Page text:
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Summer and Student Accommodation - some key issues!

Posted 17/12/2018

So, for this blog, we thought we would discuss some of the big issues around student accommodation.

There are some parts of the country where at this time of year the city looks deserted. Palmerston North and Dunedin are 2 main centres where there is a large tertiary institute operating. Lots of students live in the cities during the year for their studies. However, come the summer break, all the students go home after their exams. Often, they leave their accommodation that they live in to search for new accommodation when they return in February.

So, for this blog, we thought we would discuss some of the big issues around student accommodation.

House on Baldwin Street, Dunedin - The Steepest Street in the worldHouse on Baldwin Street, Dunedin - The Steepest Street in the world

The “Unavailable for Rent” issue

When a rental property that you own has a tenant in the property or when you are actively looking for tenants, then the property is known as “Available for Rent”. This means that you are either earning money (rent), or the property is ready for a tenant to move in and then you can earn money.

“Unavailable for Rent” is when a rental property is not actually available for tenants to move into. Maybe you have decided to sell the property. Maybe you have moved back into the property. Or, you are going overseas for 2 months and don’t want to look for new tenants just right now. These are examples of when a property is not available by tenants to rent.

The issue here is that it can affect the expenses you can claim in your tax return. Normally, a property’s expenses can only be claimed as an expense when a property is “Available for Rent”. This would be from the point in time you start advertising for a tenant and the house is available to be moved into by a tenant.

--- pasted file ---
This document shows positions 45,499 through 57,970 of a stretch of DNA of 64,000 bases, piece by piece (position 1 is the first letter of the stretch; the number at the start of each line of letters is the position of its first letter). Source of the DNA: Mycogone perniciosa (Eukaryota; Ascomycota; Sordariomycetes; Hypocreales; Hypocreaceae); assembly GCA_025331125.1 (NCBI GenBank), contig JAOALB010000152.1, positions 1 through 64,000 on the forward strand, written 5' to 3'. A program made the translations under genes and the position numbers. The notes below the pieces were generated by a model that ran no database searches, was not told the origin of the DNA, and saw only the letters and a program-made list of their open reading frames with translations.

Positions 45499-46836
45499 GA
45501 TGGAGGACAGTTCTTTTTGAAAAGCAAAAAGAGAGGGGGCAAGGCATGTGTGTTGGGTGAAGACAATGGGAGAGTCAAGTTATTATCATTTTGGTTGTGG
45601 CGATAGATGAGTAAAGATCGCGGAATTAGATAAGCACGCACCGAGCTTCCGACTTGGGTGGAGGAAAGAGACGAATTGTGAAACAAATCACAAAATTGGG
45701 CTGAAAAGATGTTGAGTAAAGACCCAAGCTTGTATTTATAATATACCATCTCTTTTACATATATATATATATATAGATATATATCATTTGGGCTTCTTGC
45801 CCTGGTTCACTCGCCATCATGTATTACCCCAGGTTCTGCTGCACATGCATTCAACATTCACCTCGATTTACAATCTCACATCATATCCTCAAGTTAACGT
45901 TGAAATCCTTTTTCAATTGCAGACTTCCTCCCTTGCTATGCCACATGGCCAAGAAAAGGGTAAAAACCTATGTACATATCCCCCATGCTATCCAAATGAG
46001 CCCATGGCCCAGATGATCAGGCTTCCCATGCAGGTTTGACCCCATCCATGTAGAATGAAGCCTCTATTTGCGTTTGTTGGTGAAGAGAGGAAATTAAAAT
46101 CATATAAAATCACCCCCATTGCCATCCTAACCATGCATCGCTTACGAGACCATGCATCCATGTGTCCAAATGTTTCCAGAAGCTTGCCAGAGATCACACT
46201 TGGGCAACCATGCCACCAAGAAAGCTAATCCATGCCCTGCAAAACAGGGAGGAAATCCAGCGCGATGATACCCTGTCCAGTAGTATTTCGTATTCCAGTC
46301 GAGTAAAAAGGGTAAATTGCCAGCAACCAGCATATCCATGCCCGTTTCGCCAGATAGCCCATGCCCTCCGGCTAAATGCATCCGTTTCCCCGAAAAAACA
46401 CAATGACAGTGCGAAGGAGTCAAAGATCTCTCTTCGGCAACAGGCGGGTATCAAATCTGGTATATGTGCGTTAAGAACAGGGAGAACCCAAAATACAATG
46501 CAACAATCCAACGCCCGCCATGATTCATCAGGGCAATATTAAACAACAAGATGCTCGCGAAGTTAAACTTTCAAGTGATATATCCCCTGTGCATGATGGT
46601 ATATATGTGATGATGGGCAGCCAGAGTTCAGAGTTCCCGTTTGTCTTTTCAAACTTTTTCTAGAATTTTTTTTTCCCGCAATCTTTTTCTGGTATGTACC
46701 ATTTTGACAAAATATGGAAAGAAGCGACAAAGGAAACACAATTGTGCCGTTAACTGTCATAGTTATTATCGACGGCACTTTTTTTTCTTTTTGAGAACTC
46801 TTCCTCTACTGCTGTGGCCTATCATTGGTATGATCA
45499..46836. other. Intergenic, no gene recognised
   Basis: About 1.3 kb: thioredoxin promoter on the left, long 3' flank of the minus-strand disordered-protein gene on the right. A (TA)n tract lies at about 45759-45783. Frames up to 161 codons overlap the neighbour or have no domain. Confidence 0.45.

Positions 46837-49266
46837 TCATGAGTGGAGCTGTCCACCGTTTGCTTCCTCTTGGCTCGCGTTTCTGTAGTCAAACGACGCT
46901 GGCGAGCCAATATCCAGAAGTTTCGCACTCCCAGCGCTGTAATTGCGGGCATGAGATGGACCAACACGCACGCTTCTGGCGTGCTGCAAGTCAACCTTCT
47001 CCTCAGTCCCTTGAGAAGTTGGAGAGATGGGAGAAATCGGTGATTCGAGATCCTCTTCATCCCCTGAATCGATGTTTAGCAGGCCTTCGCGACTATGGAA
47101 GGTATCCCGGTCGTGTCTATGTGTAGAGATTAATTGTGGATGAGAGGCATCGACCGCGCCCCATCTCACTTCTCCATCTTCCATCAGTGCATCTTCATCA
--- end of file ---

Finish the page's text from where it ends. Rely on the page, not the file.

So, what happens if the property is “Unavailable for Rent”? Any expenses paid during this time cannot be claimed in your tax return. For yearly expenses such as Insurance and Rates, you will have to do a calculation to remove a portion of these expenses paid. For any other one-off expenses paid during this time (such as repairs), then these cannot be included.

So, how can you ensure you get a maximum expense claim? By ensuring that your rental property is always “Available for Rent” by not removing it from the market for a set time. This may mean actively advertising for new tenants. However, with student accommodation, there is another common way used. By signing up tenants in November to a fixed tenancy for the coming year, many landlords give the tenants a large discount over the summer as the house is not needed. However, both parties benefit – landlords have income over the summer months and tenants have secured a rental property for the next year.

We cover more on this “Unavailable for Rent” issue in one of our free courses which you can find in our course catalog here.

Different Types of Tenancies

It is common with student accommodation to use a “Fixed Term Tenancy”. But what is it and what are some different types?

A Periodic Tenancy is a tenancy that is open-ended – it has no end date.  It keeps going until the landlord or tenant decides to end the tenancy.

 

A Fixed Term Tenancy is a tenancy which lasts for a set period of time.

If a fixed tenancy expires then at the end of the term it will automatically become a periodic tenancy (which has no end date). The landlord or tenant has to give notice (between 90 and 21 days before the end of the term) if they don’t want this to happen.  For example, the tenant may wish to have the fixed term tenancy end and so that they can move out – a common occurrence for student flats.

Alternatively, if both the landlord and tenant agree, they can renew or extend the tenancy for a further fixed term.

Doing repairs

The time between one group of students and a new group of students can be a good time to carry out some repairs. Have a look at our previous blog post for some tips about carrying out repairs to a rental property.

Also, make sure you don’t remove the rental property from the market making it “Unavailable for Rent”. This would cause the expenses to be not claimable in your tax return. To help prevent this, minimise the time of your repairs and always actively advertise for new tenants while the property is empty. We would recommend even advertising over the Christmas period – people now research online during this time.

Damage to the property or unpaid rent – the Bond system

For any rental property, a bond can be lodged with tenancy services at the start of a tenancy. The bond can be for no more than 4 weeks’ worth of rent. The idea is that this can be used if there is any unpaid rent or damage to the rental property at the conclusion of the tenancy.

We cover bonds in more detail in the Rental Coach course (the Standard Version or Full Version), and you can read more detail on the Tenancy Services website).

Rental Coach is a unique e-learning course that helps equip landlords to understand the numbers of their rental property and help answer all the questions you have related to your rental property. For more about the course, visit our website.